After decades of flying beneath the radar, co-operation as a principle of business and socio-economic organisation is moving from the margins of economic, social and political thought into the mainstream. In both the developed and developing world, co-operative models are increasingly viewed as central to tackling a diverse array of issues, including global food security, climate change, sustainable economic development, public service provision and gender inequality. This collection, drawing together research from an interdisciplinary group of scholars and co-operative practitioners, considers the different spheres in which co-operatives are becoming more prominent. Drawing examples from different national and international contexts, the book offers major insights into how co-operation will come to occupy a more central role in social and economic life in the twenty-first century.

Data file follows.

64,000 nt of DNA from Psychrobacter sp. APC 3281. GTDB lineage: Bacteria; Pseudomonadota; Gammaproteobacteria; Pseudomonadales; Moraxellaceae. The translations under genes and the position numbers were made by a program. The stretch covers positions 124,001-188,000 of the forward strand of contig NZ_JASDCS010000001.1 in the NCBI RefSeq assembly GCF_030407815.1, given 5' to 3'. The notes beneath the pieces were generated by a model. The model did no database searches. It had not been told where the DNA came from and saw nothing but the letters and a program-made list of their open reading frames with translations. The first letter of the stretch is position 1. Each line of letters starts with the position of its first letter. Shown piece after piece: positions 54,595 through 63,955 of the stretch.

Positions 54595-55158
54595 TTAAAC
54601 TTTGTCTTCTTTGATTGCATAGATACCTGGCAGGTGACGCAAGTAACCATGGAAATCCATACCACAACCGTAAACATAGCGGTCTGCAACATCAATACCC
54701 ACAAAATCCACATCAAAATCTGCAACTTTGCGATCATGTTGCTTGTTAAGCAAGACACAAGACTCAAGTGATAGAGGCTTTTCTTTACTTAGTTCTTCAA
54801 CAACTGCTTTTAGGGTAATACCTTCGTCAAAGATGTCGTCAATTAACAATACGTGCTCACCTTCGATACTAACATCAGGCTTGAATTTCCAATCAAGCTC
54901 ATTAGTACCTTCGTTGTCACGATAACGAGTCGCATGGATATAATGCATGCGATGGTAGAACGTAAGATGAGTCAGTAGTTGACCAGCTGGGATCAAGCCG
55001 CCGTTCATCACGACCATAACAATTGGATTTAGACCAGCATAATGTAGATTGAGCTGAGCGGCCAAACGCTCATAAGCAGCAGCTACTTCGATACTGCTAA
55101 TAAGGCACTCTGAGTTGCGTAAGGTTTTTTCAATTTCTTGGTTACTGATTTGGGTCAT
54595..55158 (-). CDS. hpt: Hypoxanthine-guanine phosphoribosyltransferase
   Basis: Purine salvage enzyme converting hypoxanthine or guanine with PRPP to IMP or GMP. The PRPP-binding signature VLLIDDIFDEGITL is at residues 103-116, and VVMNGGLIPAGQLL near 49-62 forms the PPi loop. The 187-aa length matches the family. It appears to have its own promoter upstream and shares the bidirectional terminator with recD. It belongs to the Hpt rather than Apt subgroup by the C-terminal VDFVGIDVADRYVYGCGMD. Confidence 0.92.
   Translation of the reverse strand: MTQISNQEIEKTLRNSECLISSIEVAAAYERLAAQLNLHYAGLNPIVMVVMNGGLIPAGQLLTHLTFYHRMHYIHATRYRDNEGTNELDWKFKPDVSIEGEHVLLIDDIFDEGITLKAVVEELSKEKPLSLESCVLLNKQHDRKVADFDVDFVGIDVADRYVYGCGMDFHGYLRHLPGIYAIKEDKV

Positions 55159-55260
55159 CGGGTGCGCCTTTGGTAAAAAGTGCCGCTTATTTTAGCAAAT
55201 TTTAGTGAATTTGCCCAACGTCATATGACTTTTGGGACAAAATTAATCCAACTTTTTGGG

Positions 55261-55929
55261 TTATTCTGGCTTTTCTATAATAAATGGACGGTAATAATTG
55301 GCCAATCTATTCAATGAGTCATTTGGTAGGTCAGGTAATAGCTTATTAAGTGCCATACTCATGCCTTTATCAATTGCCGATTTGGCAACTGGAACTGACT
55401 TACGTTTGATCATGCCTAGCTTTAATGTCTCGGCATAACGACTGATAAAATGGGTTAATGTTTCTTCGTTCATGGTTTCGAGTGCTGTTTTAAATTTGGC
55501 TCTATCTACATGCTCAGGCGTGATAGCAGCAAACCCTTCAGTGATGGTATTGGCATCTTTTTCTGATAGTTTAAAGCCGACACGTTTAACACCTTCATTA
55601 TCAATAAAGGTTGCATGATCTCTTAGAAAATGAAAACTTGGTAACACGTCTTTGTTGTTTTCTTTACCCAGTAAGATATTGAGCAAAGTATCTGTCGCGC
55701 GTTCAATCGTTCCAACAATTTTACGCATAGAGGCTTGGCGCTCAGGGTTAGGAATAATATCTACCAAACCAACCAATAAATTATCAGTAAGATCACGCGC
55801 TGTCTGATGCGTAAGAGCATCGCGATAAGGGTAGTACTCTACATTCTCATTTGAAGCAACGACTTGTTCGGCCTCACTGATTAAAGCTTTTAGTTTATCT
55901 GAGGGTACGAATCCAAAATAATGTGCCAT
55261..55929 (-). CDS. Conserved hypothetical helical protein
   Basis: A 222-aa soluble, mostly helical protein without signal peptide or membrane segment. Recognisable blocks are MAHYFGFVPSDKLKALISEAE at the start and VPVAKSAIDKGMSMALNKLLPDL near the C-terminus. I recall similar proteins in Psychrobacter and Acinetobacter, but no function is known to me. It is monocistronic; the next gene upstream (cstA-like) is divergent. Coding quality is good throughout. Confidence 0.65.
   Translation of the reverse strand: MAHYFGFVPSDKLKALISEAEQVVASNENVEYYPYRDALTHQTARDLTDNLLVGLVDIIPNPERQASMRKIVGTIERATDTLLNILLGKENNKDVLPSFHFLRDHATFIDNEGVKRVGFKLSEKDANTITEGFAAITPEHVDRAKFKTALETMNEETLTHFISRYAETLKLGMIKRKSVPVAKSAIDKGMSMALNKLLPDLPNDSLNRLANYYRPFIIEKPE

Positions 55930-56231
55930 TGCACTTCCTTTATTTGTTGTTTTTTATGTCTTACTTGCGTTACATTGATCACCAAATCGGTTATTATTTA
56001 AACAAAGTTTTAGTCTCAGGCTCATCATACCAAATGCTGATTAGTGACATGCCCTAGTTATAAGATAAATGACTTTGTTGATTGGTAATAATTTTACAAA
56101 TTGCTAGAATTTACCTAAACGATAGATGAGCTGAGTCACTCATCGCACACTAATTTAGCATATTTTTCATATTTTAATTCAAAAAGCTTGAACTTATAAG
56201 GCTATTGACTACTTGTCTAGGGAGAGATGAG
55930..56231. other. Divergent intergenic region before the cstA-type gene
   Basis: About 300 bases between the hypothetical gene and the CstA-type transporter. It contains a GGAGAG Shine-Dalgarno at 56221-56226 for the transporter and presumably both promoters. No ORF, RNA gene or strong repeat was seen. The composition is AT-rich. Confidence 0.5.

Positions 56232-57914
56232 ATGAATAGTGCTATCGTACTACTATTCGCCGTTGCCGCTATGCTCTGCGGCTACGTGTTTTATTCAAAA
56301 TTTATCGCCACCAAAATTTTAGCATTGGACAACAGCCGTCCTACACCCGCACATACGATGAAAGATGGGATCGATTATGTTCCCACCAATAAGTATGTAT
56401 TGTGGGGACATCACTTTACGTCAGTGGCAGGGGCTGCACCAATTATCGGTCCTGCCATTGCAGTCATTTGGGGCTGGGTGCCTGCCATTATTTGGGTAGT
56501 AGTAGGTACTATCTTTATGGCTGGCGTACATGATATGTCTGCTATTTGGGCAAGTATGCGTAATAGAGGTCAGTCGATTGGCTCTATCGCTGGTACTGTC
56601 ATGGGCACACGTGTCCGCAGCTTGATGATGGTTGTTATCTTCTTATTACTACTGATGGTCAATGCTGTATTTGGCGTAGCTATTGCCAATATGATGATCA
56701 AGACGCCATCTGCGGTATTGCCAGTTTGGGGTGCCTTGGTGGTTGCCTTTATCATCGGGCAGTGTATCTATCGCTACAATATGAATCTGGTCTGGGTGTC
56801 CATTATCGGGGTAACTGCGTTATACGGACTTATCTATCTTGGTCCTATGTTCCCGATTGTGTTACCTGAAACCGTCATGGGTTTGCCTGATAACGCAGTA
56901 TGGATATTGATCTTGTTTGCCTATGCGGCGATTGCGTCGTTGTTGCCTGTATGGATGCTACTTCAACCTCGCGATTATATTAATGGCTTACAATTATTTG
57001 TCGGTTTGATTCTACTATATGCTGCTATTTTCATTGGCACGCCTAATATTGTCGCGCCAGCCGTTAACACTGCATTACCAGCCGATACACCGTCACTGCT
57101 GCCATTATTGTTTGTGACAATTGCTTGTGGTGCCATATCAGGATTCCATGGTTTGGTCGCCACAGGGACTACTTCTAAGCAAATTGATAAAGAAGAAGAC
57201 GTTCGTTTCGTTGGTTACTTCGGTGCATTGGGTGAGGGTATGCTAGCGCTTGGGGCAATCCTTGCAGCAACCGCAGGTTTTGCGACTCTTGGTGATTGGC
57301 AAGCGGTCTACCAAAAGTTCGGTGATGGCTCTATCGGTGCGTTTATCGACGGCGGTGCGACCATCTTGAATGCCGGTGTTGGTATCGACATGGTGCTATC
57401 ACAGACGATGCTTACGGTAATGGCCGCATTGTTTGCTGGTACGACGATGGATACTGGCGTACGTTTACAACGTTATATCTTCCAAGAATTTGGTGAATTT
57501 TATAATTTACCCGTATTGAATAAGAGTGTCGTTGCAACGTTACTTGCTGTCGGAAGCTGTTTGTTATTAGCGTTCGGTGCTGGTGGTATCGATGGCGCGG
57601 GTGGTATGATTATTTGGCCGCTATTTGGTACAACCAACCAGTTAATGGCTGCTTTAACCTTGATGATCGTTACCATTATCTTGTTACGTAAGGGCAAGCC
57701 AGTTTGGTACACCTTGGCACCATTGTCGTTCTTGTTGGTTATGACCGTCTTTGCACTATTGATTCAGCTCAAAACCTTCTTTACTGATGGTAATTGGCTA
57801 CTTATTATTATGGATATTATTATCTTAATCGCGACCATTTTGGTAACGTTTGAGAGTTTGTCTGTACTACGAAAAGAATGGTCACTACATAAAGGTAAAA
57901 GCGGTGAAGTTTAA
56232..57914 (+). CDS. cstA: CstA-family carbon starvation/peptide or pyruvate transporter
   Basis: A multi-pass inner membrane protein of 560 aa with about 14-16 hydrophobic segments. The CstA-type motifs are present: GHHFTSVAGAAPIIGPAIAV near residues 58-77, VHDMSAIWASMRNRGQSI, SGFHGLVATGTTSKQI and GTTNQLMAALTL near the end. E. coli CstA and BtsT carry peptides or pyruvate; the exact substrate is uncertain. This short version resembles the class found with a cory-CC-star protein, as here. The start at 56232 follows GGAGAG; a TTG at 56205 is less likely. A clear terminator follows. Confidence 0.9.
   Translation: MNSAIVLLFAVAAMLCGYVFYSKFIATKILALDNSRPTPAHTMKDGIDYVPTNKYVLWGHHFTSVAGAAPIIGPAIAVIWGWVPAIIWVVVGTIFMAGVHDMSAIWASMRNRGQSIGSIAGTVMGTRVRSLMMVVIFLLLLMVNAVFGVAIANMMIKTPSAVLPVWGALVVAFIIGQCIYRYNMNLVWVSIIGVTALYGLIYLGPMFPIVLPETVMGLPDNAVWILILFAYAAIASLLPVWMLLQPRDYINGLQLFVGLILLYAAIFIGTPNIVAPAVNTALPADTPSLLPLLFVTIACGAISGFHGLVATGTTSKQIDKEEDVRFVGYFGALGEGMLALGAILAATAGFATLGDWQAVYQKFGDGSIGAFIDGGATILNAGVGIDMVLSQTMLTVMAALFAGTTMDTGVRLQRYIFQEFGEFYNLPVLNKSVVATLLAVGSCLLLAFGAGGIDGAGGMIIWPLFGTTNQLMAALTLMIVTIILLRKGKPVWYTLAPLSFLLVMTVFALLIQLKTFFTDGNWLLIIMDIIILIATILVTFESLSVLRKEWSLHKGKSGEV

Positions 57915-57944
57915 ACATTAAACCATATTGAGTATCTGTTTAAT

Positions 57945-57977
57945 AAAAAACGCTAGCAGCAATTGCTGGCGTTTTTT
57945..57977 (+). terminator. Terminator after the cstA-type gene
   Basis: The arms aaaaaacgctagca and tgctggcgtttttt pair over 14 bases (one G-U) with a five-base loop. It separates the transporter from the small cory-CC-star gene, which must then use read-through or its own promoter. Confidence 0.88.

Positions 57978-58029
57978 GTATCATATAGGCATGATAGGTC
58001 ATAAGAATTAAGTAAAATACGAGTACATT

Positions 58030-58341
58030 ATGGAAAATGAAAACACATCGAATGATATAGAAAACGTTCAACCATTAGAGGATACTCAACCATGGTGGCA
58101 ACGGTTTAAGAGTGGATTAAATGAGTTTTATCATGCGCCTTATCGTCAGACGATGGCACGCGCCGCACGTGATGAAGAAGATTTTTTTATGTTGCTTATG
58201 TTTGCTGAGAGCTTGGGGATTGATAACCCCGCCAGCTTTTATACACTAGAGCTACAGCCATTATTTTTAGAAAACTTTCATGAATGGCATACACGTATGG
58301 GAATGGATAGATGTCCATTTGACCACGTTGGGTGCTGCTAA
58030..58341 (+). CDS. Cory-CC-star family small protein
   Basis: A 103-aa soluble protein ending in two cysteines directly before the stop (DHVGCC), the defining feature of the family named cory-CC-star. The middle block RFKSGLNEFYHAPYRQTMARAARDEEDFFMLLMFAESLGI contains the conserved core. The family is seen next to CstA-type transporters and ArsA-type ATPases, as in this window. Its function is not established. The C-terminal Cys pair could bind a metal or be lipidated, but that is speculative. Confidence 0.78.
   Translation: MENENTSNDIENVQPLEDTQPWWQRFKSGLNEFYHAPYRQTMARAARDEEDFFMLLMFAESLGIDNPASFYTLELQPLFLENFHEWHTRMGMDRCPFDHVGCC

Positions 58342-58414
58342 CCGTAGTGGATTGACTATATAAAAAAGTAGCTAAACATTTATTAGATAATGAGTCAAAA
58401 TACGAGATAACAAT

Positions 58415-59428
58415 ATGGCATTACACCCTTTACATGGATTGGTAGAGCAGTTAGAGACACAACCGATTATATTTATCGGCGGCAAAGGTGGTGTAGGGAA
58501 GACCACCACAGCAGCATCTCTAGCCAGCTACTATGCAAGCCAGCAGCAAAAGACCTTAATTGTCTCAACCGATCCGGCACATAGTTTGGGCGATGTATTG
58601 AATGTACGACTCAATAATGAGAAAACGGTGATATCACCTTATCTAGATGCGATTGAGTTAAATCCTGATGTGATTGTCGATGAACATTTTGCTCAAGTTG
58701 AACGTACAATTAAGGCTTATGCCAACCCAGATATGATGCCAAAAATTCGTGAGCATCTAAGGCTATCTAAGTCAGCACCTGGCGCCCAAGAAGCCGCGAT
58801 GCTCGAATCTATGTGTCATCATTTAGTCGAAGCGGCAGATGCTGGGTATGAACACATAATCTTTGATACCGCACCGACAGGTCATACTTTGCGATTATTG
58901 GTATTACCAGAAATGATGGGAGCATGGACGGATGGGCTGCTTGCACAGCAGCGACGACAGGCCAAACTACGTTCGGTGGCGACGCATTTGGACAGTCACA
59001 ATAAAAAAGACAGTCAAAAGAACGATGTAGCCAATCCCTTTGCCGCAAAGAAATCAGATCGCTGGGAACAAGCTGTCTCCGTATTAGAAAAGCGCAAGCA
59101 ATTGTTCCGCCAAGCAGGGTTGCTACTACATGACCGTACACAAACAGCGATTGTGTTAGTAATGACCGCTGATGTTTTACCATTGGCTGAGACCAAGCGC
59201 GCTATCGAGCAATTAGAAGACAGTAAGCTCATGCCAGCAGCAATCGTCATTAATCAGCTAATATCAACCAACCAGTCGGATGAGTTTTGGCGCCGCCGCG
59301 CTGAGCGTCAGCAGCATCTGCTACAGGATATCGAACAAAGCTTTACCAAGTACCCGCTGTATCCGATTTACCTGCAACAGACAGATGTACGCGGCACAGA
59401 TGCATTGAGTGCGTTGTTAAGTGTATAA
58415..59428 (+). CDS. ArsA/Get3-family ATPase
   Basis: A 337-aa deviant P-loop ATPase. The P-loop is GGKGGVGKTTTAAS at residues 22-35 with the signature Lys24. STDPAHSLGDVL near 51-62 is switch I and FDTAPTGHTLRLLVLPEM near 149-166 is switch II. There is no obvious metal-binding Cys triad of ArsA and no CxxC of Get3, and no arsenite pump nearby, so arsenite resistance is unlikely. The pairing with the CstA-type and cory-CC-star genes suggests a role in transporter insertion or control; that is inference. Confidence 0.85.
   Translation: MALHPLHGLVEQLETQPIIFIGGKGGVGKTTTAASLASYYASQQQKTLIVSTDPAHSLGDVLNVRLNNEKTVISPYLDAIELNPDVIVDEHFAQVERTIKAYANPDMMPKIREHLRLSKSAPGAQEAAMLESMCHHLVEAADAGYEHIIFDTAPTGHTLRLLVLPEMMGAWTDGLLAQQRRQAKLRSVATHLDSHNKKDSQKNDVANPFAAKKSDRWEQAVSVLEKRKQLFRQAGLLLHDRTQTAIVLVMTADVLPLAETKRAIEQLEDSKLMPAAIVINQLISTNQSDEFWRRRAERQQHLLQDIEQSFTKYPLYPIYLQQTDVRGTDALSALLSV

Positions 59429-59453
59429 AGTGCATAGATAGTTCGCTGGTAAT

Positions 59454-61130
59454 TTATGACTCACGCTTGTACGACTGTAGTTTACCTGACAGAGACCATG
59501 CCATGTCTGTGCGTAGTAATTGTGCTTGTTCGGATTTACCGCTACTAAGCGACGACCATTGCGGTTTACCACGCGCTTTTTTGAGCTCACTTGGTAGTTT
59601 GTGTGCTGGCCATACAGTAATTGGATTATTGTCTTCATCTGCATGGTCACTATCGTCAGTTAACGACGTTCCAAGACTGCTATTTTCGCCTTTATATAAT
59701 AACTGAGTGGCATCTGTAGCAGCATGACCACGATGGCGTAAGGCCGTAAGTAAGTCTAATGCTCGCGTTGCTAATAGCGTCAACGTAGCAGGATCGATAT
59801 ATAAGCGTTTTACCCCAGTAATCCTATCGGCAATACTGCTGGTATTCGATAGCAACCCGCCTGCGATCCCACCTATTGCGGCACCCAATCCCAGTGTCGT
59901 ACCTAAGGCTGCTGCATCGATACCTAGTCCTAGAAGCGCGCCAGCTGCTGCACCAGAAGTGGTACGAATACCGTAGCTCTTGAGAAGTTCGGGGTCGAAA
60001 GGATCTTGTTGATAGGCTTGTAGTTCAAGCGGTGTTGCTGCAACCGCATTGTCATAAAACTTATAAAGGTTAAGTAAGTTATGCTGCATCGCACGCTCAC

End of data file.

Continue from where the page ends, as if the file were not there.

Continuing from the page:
Mainstreaming co-operation will be of interest to students and academics studying economics, business studies, history, politics and international development, but also to policy makers interested in co-operatives and mutuals as a viable alternative to conventional models of social and economic development.
Publisher: Manchester University Press
Number of pages: 328
Weight: 640 g
Dimensions: 234 x 156 x 19 mm